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riczhang

Riczhang's Year 3 Reviews

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Basically how it works is that I will write a very short write-up (1-3 sentences) on each movie of the year, and I will assign each movie a grade from 0-10. Also, each of you can request for one of your movies to receive a detailed review, and I will also do detailed reviews on a few other movies in addition to the ones you request. (Hopefully, I get to every movie this year).

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January:

4-6 January:

House on the Hills: 1/10

Walking out of my screening, I’m not sure exactly what I saw. The storyline is boring, unimaginative, and overused, and the acting, and cinematography were both atrocious.

11-13 January:

Ninja 3D: 2/10

The film has nice action, and the 3D is fittingly used during the action sequences. There’s not much else there, and the small 15 million budget clearly shows.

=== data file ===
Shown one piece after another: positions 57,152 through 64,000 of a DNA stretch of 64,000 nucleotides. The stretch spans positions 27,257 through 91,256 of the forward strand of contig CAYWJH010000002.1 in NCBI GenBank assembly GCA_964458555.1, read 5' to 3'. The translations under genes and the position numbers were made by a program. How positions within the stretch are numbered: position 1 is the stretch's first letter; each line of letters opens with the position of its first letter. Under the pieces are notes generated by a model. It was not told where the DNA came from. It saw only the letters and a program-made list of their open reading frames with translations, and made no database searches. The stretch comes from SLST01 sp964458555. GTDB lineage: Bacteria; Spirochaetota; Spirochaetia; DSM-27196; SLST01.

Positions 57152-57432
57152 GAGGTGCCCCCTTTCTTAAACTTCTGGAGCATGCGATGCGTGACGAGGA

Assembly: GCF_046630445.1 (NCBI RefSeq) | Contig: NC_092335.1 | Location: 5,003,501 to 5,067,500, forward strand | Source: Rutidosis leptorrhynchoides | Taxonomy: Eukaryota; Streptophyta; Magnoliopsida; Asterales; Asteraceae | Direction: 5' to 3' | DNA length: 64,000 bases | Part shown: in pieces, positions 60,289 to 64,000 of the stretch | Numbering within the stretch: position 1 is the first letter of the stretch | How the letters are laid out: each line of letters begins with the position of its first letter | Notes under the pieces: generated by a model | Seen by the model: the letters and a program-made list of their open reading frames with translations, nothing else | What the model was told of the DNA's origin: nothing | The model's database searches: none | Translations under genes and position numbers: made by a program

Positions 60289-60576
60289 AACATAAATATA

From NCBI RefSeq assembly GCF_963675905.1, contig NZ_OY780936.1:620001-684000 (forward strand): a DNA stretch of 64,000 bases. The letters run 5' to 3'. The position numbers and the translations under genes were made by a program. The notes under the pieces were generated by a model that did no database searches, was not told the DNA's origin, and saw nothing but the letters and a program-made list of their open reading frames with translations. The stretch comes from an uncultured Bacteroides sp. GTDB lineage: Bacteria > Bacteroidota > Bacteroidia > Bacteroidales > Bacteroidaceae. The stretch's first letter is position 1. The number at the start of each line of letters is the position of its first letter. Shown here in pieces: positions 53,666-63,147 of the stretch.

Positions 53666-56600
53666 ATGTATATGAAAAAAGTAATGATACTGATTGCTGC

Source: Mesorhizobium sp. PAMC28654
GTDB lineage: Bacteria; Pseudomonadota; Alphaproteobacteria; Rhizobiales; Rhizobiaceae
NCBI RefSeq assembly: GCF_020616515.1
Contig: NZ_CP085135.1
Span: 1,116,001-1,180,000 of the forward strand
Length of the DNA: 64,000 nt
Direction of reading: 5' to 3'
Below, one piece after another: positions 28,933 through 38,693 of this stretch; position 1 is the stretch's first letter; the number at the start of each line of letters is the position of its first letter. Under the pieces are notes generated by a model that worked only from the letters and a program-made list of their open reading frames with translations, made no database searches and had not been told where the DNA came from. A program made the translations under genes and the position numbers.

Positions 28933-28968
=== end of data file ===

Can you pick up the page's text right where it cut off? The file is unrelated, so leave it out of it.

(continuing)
18-21 January:

My Winter Retreat 2: 0/10

Why is this getting a sequel? That is all.

On the Loose: 5/10

The film promises fun, and action, and the film does deliver. However on almost everything else the film falls flat, but overall the film was still enjoyable considering what it promised.

25-27 January:

Lifeguards: 5/10

It is surprising what the film did with the boring premise of a city swimming pool. The jokes despite being on the immature side were for the most part funny. However, if you want a real good comedy, skip this one.

Carnival: 0/10

If a film looks like crap, it’s usually crap, and Carnival proves that theory to the extreme. I honestly have nothing to say to this film.

Only go see it if you want to go like this:

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I promise I'll stop after this month, and probably go write my long reviews for Prodigy, and Red Skin. :lol:

1-3 February:

Horror at the Superbowl: 4/10

The premise was interesting, but execution was poor. The film kept you interested enough that you wouldn’t fall asleep but not much else.

Paranormal lamronaraP: 5/10

We finally got the first film with a well thought out story this year, and it really showed in the quality of the film. However, the acting was a fail, and that killed the movie. If they had replaced the cast with a good cast with real acting skills, this film could’ve been very good.

8-10 February:

Midnight Part II: Turning Point: 0/10